(Is it worth my pointing out at this point that, if Mosley ever did have Nazi fantasies, it's quite possibly the healthiest way for him to deal with the family legacy he grew up with? Is it also worth pointing out that identifying with the victim - as Mosley clearly was, playing a sub role in a substantial part of the scene - is perceived as sympathetic and human most of the time, and is only viewed as exploitative or objectifying when it involves sex? Could this, in fact, be less about the ethics of exploitation and more about the destructive prudery, and fear of healthy sexuality, which permeates our culture?)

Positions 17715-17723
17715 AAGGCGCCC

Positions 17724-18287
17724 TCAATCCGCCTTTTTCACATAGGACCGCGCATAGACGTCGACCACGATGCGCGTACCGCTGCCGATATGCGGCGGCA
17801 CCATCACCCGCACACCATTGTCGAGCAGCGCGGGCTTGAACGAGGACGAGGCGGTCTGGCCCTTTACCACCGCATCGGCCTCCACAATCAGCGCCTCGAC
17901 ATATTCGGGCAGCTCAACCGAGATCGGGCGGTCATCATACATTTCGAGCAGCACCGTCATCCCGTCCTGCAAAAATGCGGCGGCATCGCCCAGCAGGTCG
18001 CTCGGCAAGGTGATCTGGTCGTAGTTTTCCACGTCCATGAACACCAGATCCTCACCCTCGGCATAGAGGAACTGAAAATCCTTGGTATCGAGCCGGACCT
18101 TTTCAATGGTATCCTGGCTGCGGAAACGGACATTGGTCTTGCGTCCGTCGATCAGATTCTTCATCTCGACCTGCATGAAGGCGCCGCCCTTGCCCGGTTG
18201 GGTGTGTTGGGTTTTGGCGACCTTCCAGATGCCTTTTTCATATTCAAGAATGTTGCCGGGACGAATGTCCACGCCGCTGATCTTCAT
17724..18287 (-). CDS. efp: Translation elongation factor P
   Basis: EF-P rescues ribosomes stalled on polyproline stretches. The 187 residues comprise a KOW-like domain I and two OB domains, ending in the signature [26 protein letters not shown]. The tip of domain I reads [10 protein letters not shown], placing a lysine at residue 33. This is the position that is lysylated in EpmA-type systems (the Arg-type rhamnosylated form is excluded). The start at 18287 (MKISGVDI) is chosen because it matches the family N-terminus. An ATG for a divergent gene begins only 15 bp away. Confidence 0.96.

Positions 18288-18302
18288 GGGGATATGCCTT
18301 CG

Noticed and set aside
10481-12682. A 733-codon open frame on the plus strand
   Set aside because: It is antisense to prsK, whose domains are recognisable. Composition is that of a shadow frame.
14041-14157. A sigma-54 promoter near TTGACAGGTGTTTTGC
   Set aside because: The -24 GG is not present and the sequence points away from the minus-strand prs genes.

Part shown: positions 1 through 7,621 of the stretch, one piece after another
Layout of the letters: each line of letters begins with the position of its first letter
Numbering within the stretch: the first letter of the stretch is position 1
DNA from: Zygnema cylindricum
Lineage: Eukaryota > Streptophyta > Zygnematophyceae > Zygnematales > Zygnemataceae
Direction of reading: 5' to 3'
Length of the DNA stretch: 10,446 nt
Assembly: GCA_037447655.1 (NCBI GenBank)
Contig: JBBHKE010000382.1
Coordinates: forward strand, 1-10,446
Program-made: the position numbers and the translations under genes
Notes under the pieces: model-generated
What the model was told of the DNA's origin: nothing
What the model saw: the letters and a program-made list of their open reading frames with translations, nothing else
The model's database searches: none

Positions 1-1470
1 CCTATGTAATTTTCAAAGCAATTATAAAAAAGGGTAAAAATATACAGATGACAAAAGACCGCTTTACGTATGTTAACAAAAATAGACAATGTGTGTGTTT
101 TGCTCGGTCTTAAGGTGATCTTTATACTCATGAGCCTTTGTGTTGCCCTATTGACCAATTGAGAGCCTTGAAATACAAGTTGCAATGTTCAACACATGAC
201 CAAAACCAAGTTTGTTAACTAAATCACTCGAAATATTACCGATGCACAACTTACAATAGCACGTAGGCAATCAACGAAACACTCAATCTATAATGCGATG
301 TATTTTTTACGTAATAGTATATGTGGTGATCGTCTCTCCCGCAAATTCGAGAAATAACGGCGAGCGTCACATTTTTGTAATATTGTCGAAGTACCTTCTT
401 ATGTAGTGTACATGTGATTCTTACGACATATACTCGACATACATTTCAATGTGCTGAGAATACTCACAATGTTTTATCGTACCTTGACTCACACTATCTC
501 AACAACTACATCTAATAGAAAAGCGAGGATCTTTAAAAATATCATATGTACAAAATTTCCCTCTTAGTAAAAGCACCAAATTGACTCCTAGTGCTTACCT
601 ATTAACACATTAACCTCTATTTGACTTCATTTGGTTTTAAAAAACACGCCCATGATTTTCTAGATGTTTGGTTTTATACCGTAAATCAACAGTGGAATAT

In response to Amy's article, Niki Flynn posted an equally righteous article about the devastating effect this "scandal" has had on completely innocent people within the scene. People, in fact, like Lucy McLean and her husband Paul Kennedy. Despite not being involved in the scene at all, they were dragged into the shit-storm because of a misunderstanding that the informant was one of the models listed at Northern Spanking. The resulting crossfire has, as Lucy describes in detail in a comment further down the thread, cost Paul his job and the couple a substantial portion of their stability and income, not to mention months of stress and hassle.